Alaskan sea cucumber farming could help bolster native stocks


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An Alaskan hatchery has successfully bred local sea cucumbers, Parastichopus californicus in captivity.

The first series of successful spawns occurred at the Alutiiq Pride Shellfish Hatchery, Seward in June after staff had perfected the required balance of diet and temperature to first maintain the captive echinoderms and then condition them to trigger spawning.

The breeding research is being funded by the Southeast Alaska Regional Dive Fisheries Association which represents a group of 150 to 180 commercial divers who catch the species from the sea bed.

In recent years the trade in Alaskan sea cucumbers to China has boomed and is estimated to be worth around $4.5m dollars yearly with hope of further expansion.

However divers had unsurprisingly noticed that as catches increased, some localised populations were failing to recover as rapidly as before, so the captive breeding programme was conceived in the hope that wild stocks can be supplemented in the future to help protect and further expand the fishery in a sustainable way.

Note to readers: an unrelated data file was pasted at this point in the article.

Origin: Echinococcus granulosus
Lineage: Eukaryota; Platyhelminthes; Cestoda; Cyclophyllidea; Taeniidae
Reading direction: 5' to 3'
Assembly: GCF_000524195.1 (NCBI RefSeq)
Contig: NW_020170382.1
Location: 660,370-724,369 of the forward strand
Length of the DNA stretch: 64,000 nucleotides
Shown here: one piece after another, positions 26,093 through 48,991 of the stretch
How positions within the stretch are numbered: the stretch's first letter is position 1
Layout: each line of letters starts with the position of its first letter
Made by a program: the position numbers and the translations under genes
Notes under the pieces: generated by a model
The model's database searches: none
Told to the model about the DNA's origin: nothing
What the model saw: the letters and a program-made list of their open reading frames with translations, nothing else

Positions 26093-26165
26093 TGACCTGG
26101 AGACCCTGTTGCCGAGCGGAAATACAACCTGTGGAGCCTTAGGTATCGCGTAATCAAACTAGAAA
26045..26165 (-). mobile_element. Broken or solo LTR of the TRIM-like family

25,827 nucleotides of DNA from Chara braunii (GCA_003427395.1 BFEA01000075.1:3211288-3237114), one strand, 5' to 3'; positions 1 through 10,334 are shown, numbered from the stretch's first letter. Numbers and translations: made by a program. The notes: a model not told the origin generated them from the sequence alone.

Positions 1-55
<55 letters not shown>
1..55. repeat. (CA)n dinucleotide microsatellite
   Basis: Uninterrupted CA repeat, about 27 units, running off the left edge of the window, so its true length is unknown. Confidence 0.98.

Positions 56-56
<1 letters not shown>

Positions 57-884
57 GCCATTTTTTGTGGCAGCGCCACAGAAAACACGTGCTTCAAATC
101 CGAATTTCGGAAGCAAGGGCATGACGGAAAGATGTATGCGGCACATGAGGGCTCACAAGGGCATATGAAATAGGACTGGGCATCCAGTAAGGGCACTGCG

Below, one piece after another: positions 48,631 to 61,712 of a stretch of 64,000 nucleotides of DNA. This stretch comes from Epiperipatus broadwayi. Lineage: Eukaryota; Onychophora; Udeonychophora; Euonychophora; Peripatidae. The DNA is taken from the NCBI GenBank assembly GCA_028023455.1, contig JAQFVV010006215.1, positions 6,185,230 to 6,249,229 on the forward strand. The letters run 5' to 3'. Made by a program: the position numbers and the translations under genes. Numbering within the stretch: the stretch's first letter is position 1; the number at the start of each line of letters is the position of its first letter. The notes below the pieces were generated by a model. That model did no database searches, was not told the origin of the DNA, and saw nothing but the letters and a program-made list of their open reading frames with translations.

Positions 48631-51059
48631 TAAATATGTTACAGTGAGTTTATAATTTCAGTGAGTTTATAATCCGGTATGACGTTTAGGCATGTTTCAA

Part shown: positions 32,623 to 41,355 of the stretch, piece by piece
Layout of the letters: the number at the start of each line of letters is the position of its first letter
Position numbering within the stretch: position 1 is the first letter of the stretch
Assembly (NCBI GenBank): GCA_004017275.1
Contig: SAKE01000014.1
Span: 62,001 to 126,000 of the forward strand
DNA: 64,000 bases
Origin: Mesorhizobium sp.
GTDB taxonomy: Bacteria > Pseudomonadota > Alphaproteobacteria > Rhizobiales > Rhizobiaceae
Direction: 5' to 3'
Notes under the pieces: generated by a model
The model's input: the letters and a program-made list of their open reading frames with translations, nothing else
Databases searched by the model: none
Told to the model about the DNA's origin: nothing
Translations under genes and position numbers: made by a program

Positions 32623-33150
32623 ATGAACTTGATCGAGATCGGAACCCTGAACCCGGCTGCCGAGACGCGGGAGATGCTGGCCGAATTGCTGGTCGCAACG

The larvae have now been successfully reared and the next stage is monitoring the effects of differing diets and stocking densities on the continued growth of the estimated 100,000 juveniles.

As yet there are no plans for their release as the permit for experimentation requires they are destroyed.

Sea cucumbers are a popular food, both fresh or dried, in many Asian countries. They are also used within Chinese medicine.

The Chinese already aqua-culture sea cucumbers in huge artificial ponds, but the wild caught Alaskan specimens are prized for their superior quality, size and nutritional value.

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